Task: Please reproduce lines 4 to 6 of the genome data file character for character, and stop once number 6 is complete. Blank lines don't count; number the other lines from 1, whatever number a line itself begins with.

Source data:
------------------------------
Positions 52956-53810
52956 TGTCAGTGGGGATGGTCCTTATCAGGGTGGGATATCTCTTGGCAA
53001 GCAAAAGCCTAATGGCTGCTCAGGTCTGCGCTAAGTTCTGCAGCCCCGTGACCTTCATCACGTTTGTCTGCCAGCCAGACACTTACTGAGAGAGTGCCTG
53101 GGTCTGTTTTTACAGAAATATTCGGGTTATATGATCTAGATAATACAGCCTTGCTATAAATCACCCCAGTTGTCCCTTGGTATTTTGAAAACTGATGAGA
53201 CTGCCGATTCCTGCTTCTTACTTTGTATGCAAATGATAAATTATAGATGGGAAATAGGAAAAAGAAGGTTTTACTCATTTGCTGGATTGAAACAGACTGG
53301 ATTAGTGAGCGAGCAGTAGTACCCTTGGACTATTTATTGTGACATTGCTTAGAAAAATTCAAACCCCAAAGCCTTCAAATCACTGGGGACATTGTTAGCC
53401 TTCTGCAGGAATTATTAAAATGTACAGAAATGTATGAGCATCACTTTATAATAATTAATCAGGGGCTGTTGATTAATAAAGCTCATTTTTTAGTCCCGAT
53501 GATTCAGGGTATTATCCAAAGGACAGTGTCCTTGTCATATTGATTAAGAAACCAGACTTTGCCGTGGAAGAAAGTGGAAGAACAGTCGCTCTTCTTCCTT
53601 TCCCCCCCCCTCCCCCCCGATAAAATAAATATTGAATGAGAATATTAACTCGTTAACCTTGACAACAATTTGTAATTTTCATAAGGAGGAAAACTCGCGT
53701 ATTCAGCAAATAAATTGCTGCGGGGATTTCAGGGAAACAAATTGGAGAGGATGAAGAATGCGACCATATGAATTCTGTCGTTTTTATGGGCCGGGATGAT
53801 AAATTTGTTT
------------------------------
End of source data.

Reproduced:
53101 GGTCTGTTTTTACAGAAATATTCGGGTTATATGATCTAGATAATACAGCCTTGCTATAAATCACCCCAGTTGTCCCTTGGTATTTTGAAAACTGATGAGA
53201 CTGCCGATTCCTGCTTCTTACTTTGTATGCAAATGATAAATTATAGATGGGAAATAGGAAAAAGAAGGTTTTACTCATTTGCTGGATTGAAACAGACTGG
53301 ATTAGTGAGCGAGCAGTAGTACCCTTGGACTATTTATTGTGACATTGCTTAGAAAAATTCAAACCCCAAAGCCTTCAAATCACTGGGGACATTGTTAGCC